Snow days, or lack thereof
March 9, 2020
An excessive amount of snow days in the winter of the 2018-2019 school year at Jenison High School, led for an earlier back to school date in the summer the following year. Students at Jenison found themselves back in the classrooms almost two weeks before Labor Day. Many teachers have told the students that this change was to be able to fit first semester exams in before leaving for winter break. However, if this is the case, it does not make sense why the last day of school is not earlier. This led many people to believe that the extension to the school year, was, in reality, a safety net for snow days, incase winter of 2019-2020 was the same as the previous winter.
In the state of Michigan, there is a limit on how many snowdays a school can call, six. So superintendents tend to make the decisions on whether to close school or not, in moderation. But why has Jenison not received any?
It is common to think that calling a snow day will cause test scores to decrease and overall academic achievement to go down, which would be a good reason for a superintendent to not make the call. However, a new study conducted by Joshua Goodman, assistant professor of public policy at Harvard’s Kennedy School of Government, shows that this is not the case.
According to Goodman, a school closure has no effect whatsoever on children’s math and reading test scores. Instead, academic achievement does decrease if there are many absences, because there is snow on the ground, but school remains open.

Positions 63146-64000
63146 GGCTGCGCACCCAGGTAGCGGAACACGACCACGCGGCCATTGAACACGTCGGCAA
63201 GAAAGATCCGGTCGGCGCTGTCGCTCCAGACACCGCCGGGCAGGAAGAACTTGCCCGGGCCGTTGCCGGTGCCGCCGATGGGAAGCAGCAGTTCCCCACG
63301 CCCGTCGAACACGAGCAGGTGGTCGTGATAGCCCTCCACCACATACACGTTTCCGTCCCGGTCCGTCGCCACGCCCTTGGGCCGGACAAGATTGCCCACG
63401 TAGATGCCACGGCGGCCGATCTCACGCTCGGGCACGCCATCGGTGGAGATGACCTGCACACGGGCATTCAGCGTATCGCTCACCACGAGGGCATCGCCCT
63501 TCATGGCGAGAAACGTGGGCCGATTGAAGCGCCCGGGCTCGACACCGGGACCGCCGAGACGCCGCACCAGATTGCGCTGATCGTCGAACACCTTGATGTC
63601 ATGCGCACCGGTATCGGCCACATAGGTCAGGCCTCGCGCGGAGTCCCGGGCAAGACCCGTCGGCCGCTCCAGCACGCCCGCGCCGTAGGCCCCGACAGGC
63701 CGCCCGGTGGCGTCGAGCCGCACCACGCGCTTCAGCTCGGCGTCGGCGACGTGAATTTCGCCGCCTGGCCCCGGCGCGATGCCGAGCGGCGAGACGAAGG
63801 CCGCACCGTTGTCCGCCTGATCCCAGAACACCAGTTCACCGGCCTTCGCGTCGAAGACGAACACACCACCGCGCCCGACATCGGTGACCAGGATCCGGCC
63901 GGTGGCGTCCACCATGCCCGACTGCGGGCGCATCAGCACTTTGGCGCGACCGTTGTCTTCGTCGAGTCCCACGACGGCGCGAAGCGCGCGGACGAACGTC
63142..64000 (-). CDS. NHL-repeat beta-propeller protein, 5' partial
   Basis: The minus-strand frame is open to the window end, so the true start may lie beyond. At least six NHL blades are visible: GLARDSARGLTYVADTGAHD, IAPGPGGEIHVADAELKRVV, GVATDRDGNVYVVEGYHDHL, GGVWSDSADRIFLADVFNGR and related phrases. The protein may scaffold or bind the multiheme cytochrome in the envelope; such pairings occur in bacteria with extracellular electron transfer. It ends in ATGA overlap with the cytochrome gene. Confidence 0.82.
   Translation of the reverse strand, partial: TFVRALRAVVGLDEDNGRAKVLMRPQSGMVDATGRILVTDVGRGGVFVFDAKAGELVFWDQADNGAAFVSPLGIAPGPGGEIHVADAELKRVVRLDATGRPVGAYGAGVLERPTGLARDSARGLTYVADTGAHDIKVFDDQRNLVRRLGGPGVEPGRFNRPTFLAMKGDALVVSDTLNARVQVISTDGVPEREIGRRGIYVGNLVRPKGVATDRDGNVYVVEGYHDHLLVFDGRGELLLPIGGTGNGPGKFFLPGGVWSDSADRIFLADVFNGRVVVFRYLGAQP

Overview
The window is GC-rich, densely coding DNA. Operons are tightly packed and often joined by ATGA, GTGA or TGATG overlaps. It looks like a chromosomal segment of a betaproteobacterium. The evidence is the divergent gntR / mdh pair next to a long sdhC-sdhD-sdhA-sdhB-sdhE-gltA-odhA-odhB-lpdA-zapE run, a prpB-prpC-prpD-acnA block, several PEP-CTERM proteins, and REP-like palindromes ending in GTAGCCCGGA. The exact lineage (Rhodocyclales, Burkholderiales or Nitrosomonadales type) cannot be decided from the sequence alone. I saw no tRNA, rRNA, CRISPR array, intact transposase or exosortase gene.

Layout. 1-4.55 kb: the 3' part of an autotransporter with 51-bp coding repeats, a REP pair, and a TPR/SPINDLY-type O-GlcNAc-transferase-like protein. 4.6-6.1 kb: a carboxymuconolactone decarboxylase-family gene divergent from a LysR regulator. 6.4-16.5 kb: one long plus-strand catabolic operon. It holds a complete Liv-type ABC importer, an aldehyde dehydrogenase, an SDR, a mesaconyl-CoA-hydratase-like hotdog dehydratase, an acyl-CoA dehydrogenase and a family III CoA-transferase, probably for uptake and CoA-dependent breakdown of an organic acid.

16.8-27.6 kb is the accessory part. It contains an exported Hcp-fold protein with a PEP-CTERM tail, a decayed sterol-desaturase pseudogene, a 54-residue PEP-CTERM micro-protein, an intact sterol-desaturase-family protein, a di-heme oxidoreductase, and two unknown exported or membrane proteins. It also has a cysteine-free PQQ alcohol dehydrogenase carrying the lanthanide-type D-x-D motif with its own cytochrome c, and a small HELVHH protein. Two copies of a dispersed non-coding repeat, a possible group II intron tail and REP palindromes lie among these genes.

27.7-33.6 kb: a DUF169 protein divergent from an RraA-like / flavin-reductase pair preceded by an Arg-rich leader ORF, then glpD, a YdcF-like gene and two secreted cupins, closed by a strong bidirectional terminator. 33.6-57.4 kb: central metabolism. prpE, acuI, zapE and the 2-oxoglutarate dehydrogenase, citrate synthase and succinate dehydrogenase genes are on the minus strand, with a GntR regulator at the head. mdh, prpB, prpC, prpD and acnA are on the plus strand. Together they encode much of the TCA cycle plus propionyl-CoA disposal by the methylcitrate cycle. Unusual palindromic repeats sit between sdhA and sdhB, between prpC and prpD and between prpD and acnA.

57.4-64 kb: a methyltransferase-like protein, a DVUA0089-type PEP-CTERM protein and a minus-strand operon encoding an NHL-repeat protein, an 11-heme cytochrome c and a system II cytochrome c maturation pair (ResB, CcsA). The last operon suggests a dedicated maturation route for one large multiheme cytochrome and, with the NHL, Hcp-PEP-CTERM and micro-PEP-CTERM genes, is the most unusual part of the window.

Of course, when multiple students miss class due to this, teachers face a decision to make. Should they slow down the rest of the class by taking time to help other students catch up, or continue teaching knowing some students will be lost? If they just continue on without stopping to help the students that missed previous lessons, will that make that much of a difference at all?
Alexandra Svokos, a writer for the Huffington post, quotes Goodman, saying that “When some students miss school, their schools’ math scores on standardized tests fall by up to 5 percent of a standard deviation.”
So what does this mean? Should schools close at the first sight of a snowflake? Goodman doesn’t recommend this. However, Goodman does want school faculty to have a better awareness of the harm of not cancelling school when they should.
It appears Jenison will not receive any snow days this year due to the lack of snow to hit the ground. What does this mean for the extra time that the students already have? Will the end of the school year be set for an earlier date? Or are the students at Jenison always going to have to go to school for extra time to make up for the potential snow days?